One of the underlying themes in this series is that most of society’s serious ills stem from a hijacking of this code within the code. Technology is a neutral force for achieving human goals, but one that has long been plundered for profit and expropriated for power. Think of it as two viral infections; one extracting wealth and the other consolidating control. The former has its home in for-profit enterprises, the latter in authoritarian regimes. Kleptocracy fuses these infections and is a growing problem throughout the world today.
Artificial intelligence and automation raise the stakes of these viral infections. Imagine an enterprise perfectly tuned to extract wealth, spew waste, and avoid costs—a kind of “perfect profit machine” with devastating consequences for its surrounding communities and the environment. The other nightmare is a “perfect control machine” using surveillance, AI, and automation to bend citizens to the will of a ruler. These scenarios are far more frightening than the typical “killer robot” science fiction story because their early sketches are already here. What happens with these viral infections today is critically important because, if allowed to persist, they will mutate the DNA of the future of intelligence, and do so with cataclysmic consequences.
It has famously been said that “software is eating the world.” Technology works as a force of creative destruction, disrupting and reshaping one economic sector after another. As this happens, society is transformed and whether those changes are positive or negative is deeply influenced by the code within the code behind that disruption.
The virus now wreaking havoc on our society has scratched bare the illusion that things are alright. We have allowed our techno-economic systems to run for so long with an infected underlying coding that it was only a matter of time before something emerged to expose the underlying fragility. It just happened to be a virus this time.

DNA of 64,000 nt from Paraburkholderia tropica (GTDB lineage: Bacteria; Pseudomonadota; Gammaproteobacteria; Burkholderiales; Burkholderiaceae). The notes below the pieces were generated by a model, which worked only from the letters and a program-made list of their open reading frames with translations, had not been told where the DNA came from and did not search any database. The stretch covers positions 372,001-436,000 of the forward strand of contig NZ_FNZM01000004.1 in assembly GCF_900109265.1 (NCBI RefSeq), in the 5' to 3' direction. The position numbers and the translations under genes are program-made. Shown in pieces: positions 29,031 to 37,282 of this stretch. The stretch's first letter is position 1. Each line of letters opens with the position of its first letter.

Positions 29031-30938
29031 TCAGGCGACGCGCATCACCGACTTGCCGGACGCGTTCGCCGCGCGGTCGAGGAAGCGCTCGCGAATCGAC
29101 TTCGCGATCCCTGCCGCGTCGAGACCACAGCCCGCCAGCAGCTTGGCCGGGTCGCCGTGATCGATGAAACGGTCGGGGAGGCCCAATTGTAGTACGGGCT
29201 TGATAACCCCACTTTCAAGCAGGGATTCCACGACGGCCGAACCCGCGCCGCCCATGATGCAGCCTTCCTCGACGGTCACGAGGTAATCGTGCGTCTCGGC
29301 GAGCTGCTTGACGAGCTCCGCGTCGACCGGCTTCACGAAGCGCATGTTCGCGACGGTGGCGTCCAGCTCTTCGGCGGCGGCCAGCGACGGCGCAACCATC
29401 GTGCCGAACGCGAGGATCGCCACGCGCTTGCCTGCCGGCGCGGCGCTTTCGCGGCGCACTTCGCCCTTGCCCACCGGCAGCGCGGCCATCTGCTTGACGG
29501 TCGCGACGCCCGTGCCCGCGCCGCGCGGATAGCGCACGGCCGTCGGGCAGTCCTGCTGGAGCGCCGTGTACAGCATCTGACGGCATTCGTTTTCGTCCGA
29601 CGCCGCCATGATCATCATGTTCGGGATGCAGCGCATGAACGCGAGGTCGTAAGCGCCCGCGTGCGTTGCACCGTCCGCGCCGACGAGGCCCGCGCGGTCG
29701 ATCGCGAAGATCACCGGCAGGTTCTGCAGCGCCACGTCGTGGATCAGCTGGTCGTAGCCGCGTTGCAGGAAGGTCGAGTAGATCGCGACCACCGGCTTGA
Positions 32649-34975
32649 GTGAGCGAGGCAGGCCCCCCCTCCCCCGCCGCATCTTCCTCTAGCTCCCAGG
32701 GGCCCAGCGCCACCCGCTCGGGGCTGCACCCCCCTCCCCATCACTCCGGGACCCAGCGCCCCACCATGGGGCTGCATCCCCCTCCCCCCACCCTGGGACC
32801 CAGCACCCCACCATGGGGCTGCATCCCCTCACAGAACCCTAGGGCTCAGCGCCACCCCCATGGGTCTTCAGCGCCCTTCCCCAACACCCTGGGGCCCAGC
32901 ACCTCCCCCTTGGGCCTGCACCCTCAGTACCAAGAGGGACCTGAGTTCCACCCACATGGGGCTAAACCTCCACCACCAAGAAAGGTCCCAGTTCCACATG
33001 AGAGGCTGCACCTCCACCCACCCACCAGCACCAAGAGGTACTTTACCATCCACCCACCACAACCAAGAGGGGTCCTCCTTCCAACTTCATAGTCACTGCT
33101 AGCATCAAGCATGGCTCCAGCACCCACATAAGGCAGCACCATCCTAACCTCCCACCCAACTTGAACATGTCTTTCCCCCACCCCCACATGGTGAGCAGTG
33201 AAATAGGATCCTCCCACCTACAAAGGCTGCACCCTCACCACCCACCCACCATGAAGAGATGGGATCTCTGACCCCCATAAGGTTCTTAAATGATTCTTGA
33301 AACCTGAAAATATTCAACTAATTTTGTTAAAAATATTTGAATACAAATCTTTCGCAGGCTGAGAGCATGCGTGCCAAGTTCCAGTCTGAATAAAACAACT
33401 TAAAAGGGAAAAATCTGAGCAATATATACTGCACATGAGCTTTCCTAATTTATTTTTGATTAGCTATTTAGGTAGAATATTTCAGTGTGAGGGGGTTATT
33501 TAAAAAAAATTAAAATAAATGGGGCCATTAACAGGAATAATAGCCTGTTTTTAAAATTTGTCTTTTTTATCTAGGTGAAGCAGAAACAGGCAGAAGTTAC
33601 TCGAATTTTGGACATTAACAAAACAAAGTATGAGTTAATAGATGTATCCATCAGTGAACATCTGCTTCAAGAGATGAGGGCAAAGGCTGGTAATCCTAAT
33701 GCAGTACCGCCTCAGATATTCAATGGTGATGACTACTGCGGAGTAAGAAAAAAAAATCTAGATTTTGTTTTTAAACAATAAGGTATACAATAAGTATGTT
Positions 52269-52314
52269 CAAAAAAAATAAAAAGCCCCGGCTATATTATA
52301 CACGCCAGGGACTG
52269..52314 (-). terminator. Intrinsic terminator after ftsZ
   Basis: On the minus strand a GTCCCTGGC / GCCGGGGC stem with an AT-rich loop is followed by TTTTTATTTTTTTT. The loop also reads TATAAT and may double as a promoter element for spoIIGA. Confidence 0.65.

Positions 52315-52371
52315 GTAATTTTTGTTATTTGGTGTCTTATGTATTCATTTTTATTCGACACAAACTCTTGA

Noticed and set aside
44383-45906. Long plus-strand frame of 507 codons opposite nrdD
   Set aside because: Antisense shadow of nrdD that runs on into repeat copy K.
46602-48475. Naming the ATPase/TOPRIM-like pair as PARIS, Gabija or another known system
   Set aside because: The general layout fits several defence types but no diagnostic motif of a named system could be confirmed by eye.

As we plan for how to dig ourselves out of this morass, we are confronted with a choice: return to business as usual or use this crisis as an opportunity to reclaim technology from its destructive coding. I refuse to believe that artificial intelligence and automation are here simply as mechanisms for extracting huge profits and concentrating power for a select few. The drives to maximize profit and power, by themselves, are insufficient coding for these immensely powerful systems. Before us right now is the opportunity to recode these systems so they sustain not just their shareholders, but the full range of stakeholders who contribute to their operations. It is the chance to raise our aspirations and use these technologies for solving our greatest societal and ecological challenges.
Our Future with Machines
The job before this next generation is to transform our wonder about technology into a new wonder for technology. It is not love of machines that we need, of course, but rather awe and reverence for what humanity is capable of through machines. The same revolution in automation and artificial intelligence that today eats jobs and dangerously accelerates unbridled capitalism and authoritarianism also has the potential to create much good in the world.
We are today, quite literally, defining humanity’s future with machines. This relationship will determine the nature of work, just as it will redefine our understanding of humanity’s role in the world. We are what connect the Tree of Life and the Tree of Knowledge — the bridge to a new, synthetic intelligence on this planet. We need a new generation of enterprises dedicated to rewriting the code upon which this new intelligence is built.